Corinthians 9:6-14.) Law of Nature, and by the Express order of our Lord

Jesus, who hath ordained that they that preach the Gospel, should live of the

Gospel.

11. Although it be incumbent on the Bishops or Pastors of the Churches to be

instant in Preaching the Word, by way of Office; yet the work of Preaching the

Word, is not so peculiarly confined to them; but that others also (<441119>Acts

11:19, 20, 21; <600410>1 Peter 4:10, 11.) gifted, and fitted by the Holy Spirit for it,

and approved, and called by the Church, may and ought to perform it.

12. As all Believers are bound to joyn themselves to particular Churches, when

and where they have opportunity so to do; So all that are admitted unto the

priviledges of a Church, are also (<520514>1 Thessalonians 5:14; <530306>2

Thessalonians 3:6, 14, 15.) under the Censures and Government thereof,

according to the Rule of Christ.

13. No Church-members upon any offence taken by them, having performed

their Duty required of them towards the person they are offended at, ought to

disturb any Church order, or absent themselves from the Assemblies of the

Church, or Administration of any Ordinances, upon the account of such

offence at any of their fellow-members; but to wait upon Christ, (<401815>Matthew

18:15, 16, 17. <490402>Ephesians 4:2, 3.) in the further proceeding of the Church.

14. As each Church, and all the Members of it, are bound to (<490618>Ephesians

6:18. <19C206>Psalm 122:6.) pray continually, for the good and prosperity of all the

Churches of Christ, in all places; and upon all occasions to further it (everyone

within the bounds of their places, and callings, in the Exercise of their Gifts

and Graces) so the Churches (when planted by the providence of God so as

they may injoy opportunity and advantage for it) ought to hold (<451601>Romans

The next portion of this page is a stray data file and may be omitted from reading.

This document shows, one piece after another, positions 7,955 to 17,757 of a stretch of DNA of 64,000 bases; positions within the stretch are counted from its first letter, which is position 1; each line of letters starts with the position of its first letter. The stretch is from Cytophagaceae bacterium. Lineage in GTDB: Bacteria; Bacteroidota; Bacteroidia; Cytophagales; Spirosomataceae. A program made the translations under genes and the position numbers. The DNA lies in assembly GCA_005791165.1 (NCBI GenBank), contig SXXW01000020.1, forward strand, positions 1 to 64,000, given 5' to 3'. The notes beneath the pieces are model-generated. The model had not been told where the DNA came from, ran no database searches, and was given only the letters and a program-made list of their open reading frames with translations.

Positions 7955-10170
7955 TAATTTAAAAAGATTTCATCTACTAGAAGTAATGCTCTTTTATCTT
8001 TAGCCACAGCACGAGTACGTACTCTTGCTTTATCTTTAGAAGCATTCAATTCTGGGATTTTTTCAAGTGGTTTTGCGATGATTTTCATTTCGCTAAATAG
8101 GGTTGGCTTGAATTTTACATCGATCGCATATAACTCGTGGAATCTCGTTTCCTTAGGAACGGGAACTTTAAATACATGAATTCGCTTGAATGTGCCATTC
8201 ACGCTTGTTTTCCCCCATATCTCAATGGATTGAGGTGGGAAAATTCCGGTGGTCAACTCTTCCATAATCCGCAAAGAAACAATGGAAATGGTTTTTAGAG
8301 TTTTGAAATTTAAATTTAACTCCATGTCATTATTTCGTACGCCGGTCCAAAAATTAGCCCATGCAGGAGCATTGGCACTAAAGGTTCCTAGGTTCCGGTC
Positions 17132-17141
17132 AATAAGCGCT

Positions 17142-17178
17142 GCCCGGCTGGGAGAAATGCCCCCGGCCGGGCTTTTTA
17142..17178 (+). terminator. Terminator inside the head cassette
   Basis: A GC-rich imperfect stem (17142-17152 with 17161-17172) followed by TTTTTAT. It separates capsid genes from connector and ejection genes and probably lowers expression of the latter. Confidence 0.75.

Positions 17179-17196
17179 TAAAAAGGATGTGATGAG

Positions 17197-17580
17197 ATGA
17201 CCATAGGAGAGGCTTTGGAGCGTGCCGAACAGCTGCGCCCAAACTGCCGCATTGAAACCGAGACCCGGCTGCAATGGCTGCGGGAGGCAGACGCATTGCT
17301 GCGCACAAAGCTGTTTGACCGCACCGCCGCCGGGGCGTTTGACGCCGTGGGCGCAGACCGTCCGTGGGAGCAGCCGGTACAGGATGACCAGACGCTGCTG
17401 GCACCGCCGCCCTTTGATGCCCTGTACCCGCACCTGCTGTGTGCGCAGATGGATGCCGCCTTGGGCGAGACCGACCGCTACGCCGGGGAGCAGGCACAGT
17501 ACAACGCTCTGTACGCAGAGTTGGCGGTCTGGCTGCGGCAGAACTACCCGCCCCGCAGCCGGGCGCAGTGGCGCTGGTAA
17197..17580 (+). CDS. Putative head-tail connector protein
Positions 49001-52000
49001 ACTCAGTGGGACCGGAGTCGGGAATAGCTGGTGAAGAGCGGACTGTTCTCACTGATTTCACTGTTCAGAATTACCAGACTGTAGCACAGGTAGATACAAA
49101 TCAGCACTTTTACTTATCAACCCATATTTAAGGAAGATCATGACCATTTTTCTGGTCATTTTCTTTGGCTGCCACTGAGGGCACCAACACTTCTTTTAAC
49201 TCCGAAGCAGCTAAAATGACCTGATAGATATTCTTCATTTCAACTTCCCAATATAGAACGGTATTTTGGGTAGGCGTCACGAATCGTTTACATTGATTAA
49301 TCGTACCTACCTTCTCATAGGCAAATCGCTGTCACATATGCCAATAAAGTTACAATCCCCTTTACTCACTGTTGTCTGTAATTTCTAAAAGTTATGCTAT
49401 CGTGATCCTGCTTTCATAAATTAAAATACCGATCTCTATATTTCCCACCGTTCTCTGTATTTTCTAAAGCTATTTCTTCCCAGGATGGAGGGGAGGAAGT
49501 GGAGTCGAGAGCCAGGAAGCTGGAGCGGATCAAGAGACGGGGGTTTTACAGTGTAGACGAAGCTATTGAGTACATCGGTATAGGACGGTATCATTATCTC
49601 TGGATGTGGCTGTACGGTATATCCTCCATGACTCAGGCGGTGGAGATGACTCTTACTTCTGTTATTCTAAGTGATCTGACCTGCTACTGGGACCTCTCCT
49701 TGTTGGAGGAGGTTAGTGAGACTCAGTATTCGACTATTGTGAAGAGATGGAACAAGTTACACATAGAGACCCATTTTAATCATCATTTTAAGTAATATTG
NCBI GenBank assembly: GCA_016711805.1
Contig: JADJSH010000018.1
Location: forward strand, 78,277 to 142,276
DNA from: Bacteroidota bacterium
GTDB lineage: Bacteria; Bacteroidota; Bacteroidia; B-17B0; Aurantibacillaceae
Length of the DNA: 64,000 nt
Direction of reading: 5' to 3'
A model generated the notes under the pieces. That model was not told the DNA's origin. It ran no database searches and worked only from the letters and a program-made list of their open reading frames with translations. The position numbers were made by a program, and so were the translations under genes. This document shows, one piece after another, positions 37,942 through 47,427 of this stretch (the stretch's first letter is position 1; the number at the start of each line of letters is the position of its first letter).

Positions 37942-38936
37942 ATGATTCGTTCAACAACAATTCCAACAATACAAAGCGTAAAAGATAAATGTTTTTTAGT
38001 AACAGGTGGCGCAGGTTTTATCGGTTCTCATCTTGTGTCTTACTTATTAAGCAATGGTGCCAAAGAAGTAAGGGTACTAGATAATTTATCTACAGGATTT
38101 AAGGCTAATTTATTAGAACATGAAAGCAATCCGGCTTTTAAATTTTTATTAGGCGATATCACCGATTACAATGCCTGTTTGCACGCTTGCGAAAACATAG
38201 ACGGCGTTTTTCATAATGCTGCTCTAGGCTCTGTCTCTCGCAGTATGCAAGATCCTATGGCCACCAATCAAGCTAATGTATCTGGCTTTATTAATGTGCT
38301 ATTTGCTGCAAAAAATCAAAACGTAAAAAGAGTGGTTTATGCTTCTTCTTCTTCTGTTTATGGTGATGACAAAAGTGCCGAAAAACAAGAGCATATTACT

16:1, 2; <640108>3 John 1:8, 9, 10.) communion amongst them-selves for their

peace, increase of love, and mutual edification.

15. In cases of difficulties or differences, either in point of Doctrine, or

Administration; where-in either the Churches in general are concerned, or any

one Church in their peace, union, and edification; or any member, or members,

of any Church are injured, in or by any proceedings in censures not agreeable

to truth, and order: it is according to the mind of Christ, that many Churches

holding communion together, do by their messengers meet to consider,

(<441502>Acts 15:2, 4, 6. & 22, 23, 25.) and give their advice in, or about that matter

in difference, to be reported to all the Churches concerned; howbeit these

messengers assembled, are not entrusted with any Church-power properly so

called; or with any jurisdiction over the Churches themselves, to exercise any

censures either over any Churches, or Persons: or (<470124>2 Corinthians 1:24; <620401>1

John 4:1.) to impose their determination on the Churches, or Officers.
 

CHAPTER 27. — ON THE COMMUNION OF SAINTS.

1. All Saints that are united to Jesus Christ their Head, by his Spirit, and Faith;

although they are not made thereby one person with him, have (<620103>1 John 1:3.